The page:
SPEC Kit 307: Manuscript Collections on the Web · 19
Survey Questions and Responses
The SPEC survey on Manuscript Collections on the Web was designed by Donnelly Lancaster Walton,
Archival Access Coordinator, W.S. Hoole Special Collections Library, University of Alabama. These results
are based on data submitted by 72 of the 123 ARL member libraries (59%) by the deadline of March 31, 2008.
The survey’s introductory text and questions are reproduced below, followed by the response data and
selected comments from the respondents.
Most of those in the archival profession have heard the casual yet emphatic question from patrons, “Why isn’t this information on
your Web site?” In the 1990s, simply posting hours of operation, basic policies, contact information, and a digital image or two may
have been enough to keep patrons, staff, and top-level administration content. In 2008, however, this minimal information is not
enough for anyone on any level. Now more than ever, staff in archival repositories feel pressure from administrators, colleagues, and
patrons to increase the amount and types of information they make available on their Web sites for public consumption.
A casual review of Web sites for various libraries and other cultural institutions shows a wide range of materials in their collections
and an equally wide range of approaches to describing collections, including collection surrogates, and presenting visually
interesting pages. One repository’s Web site may offer an appealing appearance with digital exhibits and links to large digital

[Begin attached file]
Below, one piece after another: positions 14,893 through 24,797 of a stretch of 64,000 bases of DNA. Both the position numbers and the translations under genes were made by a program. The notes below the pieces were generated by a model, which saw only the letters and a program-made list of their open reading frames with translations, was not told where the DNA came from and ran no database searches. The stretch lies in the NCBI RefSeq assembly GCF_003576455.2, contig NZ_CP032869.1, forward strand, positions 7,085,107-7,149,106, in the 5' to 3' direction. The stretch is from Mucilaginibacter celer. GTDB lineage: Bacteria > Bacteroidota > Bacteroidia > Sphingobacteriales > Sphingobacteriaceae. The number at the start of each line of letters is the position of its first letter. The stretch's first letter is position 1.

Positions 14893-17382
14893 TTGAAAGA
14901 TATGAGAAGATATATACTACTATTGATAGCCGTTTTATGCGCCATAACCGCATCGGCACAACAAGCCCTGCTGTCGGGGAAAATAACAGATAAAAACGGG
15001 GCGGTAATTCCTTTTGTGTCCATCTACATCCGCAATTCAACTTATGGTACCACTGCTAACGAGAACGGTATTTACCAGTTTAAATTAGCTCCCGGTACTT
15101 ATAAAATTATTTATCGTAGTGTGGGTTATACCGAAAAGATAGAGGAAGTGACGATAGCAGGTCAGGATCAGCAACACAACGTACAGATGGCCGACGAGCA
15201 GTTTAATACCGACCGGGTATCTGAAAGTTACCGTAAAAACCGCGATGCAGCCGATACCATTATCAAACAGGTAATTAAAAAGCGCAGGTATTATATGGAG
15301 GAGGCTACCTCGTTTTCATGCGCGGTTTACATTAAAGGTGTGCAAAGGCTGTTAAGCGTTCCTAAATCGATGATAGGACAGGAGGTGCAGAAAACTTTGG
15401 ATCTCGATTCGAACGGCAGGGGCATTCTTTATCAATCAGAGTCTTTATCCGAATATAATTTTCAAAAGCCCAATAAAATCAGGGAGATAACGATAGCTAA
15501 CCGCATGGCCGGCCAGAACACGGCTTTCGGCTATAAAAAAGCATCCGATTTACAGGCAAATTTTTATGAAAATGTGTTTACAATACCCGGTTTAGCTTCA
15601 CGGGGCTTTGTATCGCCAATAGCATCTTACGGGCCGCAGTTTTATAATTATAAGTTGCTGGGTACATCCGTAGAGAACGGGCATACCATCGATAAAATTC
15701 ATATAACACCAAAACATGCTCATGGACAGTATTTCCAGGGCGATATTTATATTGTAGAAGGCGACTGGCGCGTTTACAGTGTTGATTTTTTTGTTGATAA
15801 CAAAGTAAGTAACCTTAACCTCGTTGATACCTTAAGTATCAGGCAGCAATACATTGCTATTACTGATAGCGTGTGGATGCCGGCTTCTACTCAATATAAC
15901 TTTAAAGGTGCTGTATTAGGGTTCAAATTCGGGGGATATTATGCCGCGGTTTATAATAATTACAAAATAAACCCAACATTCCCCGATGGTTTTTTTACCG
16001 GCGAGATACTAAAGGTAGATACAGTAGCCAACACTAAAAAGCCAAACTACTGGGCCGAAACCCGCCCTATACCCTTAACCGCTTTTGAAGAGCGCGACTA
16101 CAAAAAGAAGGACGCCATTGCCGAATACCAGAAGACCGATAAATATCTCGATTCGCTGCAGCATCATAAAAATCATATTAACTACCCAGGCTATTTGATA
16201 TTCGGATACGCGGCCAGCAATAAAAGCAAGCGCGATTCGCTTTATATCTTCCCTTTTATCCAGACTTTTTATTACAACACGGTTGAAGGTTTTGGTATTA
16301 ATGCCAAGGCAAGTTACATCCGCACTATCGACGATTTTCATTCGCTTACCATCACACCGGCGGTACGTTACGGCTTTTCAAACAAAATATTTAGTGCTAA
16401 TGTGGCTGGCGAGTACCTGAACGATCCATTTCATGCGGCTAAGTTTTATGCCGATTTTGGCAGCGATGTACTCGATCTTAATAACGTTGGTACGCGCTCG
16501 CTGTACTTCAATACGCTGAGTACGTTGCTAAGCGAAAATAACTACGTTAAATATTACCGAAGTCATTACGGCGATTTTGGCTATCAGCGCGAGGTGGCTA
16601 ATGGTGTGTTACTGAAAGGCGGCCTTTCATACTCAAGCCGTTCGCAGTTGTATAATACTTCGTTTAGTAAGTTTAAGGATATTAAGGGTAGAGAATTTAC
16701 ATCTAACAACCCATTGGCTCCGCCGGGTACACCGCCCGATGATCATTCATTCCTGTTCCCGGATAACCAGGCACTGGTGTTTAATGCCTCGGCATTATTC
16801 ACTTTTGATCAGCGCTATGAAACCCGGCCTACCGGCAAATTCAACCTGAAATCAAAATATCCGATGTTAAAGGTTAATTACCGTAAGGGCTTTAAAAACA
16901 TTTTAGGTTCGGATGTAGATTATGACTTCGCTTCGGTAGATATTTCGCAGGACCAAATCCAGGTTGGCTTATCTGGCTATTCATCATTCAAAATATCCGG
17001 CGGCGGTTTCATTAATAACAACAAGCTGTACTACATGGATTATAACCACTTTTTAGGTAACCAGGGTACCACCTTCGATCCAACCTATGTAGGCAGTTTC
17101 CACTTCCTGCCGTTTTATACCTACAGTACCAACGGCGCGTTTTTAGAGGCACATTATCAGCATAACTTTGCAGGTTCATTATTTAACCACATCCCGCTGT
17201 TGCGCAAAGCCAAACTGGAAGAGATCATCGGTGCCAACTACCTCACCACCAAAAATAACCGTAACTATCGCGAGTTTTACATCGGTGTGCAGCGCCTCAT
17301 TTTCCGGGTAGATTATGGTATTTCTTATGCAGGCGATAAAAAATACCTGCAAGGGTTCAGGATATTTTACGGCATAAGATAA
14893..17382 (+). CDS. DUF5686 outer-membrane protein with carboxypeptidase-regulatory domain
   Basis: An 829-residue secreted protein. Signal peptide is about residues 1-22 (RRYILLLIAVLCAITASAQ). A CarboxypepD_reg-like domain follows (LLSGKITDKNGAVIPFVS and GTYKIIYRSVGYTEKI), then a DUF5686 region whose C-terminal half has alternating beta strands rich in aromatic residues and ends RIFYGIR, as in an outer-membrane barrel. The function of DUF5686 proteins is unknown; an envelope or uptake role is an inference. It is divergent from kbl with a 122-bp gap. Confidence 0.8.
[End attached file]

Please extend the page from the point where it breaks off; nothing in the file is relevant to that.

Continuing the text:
projects, descriptions of the types of materials available at the repository, and a few ﬁnding aids marked up in Encoded Archival
Description (EAD). Another Web page may have rather plain themes and appearance, offer few or no digital surrogates of its
materials, and no ﬁnding aids marked up in EAD, but have descriptions of ALL of its materials and ﬁnding aids available in some
format. Other archival repository Web sites have a variety of combinations of description, surrogates, and appearance.
Administrators often look to the more visually interesting Web sites with digital images and large numbers of collection lists and
ﬁnding aids as an ideal their institution should strive to reach. What these Web sites do not always reveal is how representative of
the manuscript collections the sites really are, how much work was required, and how much help the processing archivists had in
getting the information out there.
This survey will investigate how many manuscript collections are held in ARL member libraries; what percentage of these collections
are represented on the Web; what types of information about the collections are available in ﬁnding aids and on the Web; what
formats are used for ﬁnding aids on the Web; how many library staff are working on manuscript collections, the challenges and
beneﬁts of migrating collection information to the Web, and whether and how usage of manuscript collection information is